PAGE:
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News last week the premier grade would be reduced from seven teams to six this season was followed by some less than opaque criticism directed at University-Grange.
Kaikorai and Carisbrook-Dunedin will merge their premier grade and second grade teams this summer.
But some members of the cricket community felt University-Grange was the logical candidate to form a new alliance instead.
It has struggled to compete since rejoining the top grade two seasons ago following a four-year absence.
Otago Cricket Association general manager of community cricket Andrew Petrie said the OCA had actively encouraged University-Grange to consider merging.
Petrie saw a pressing need to reduce the tournament to six teams from a sustainability point of view and Hore said the club had considered the move.
But it rejected a proposed amalgamation with Carisbrook-Dunedin and was also reluctant to give up its identity having worked so hard to survive during the past decade and a-half.
"We were definitely open to the idea but I don’t think it would have been a positive thing for University-Grange to merge with CD," Hore said.
"We are looking to stay in the university area and have new plans down there in the future.
"It would have probably been easier to merge and have taken a bit of stress off the committee work-wise. But the reality is we are working hard to develop some grassroots pathways for younger guys who need to have opportunities.
"Having a merge at the top end is probably providing less opportunity."
While Hore acknowledged the club had struggled in the top grade, and recruiting new players was a big challenge as well, he was keen to provide some historical context.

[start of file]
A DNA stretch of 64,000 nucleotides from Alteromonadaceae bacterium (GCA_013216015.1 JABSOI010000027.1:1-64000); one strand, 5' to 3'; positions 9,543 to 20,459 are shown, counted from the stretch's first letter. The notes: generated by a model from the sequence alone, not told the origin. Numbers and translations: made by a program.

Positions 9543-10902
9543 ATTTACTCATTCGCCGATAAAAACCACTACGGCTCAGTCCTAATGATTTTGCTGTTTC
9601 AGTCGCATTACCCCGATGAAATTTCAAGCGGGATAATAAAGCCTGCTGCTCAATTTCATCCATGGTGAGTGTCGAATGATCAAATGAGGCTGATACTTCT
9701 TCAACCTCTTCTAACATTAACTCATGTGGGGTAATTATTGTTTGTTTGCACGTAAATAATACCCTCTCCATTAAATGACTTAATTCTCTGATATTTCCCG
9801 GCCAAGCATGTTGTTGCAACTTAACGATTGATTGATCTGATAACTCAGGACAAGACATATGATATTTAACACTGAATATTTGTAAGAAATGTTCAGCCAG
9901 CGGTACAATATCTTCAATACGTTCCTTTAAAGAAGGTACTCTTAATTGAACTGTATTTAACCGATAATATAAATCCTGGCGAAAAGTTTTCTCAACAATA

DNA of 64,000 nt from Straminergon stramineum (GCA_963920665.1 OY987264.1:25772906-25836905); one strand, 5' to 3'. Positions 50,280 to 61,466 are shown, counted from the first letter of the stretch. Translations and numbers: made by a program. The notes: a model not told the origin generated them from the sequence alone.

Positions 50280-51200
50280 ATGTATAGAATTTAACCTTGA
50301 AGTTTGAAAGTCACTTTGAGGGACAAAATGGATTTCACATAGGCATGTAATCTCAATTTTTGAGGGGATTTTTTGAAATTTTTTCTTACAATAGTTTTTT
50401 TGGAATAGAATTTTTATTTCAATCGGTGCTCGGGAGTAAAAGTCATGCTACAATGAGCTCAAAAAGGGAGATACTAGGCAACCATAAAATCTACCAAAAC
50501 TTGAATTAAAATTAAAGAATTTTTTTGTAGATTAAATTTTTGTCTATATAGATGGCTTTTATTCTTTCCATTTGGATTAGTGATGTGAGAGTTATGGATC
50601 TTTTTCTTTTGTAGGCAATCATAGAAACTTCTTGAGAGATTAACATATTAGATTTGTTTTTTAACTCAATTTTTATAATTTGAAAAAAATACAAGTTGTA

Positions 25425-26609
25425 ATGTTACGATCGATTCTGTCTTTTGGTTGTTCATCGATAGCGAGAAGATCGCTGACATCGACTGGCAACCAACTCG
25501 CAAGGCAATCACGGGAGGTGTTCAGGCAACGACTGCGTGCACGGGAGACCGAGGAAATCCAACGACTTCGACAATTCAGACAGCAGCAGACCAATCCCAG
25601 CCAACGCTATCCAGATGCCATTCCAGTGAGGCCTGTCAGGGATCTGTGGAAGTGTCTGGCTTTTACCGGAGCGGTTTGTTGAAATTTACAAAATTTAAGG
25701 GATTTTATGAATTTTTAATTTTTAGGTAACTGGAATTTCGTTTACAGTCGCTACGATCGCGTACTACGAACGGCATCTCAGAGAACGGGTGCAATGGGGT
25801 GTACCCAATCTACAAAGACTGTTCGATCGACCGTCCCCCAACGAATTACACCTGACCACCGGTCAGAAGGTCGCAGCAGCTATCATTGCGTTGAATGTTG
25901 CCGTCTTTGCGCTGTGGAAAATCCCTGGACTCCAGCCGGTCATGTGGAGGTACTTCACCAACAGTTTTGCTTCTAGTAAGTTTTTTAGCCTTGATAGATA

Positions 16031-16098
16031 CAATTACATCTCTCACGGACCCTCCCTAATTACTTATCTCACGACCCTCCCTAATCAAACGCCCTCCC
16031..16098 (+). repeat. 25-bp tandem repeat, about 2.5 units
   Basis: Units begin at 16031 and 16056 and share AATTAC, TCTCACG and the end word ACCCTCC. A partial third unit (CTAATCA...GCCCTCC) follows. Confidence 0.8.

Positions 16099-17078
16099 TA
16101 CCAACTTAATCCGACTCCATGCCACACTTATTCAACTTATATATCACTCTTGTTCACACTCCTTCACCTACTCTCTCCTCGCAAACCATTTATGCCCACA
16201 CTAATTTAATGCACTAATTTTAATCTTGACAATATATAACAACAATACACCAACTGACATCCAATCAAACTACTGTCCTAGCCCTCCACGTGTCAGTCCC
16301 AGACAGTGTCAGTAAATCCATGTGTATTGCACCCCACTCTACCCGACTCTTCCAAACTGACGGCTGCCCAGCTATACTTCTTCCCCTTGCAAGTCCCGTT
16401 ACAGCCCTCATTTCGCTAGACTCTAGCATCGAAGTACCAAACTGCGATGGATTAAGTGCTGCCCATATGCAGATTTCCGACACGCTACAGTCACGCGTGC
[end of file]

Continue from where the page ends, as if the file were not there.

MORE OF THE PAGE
University-Grange had six teams in 2003. Its clubrooms were at the bottom of the grandstand at the University of Otago Oval and its playing surfaces were the envy of every club.
But it was displaced when the Otago Cricket Association relocated from Carisbrook to the University of Otago Oval in 2004.
"It’s been17 years now that we haven’t had a home ground, haven’t had any changing rooms, haven’t had a clubrooms. And that was taken away by Otago Cricket.
"They gave us a ground behind the grandstand for three years and then Otago Cricket decided to use that as a practice block, so we didn’t play any more senior cricket on it.
"Then they put us over on Logan Park, where the artificial grounds are now, for a year or two which was a bit depressing going from where we had been."
The club’s practice nets were unsuitable because of the setting sun and low bounce.
"We don’t use them and haven’t used them for probably 10 years. They might be used for lower-grade throw-downs or something.
"So we are looking at building new facilities down there. We’ve decided that we are not going to stand around."
Hore has "made some noise", as he puts it, and said the OCA had agreed to let University-Grange use the longroom when it is not being used for functions.
"So we’ll get to meet back there and present the players-of-the-day awards and have catch-ups on a Saturday night just for a short time.
"It is a dying tradition and we want to bring it back."
He is also going to push to play "two or three" games on the University of Otago Oval. It is ambitious but only fair, he argued.
"If Otago Cricket had any empathy or understanding of where our club has been, and how it has been travelling for the last 17 years while they have been soaking up all the ethos for having an amazing ground, then it wouldn’t forget about what they took off University-Grange."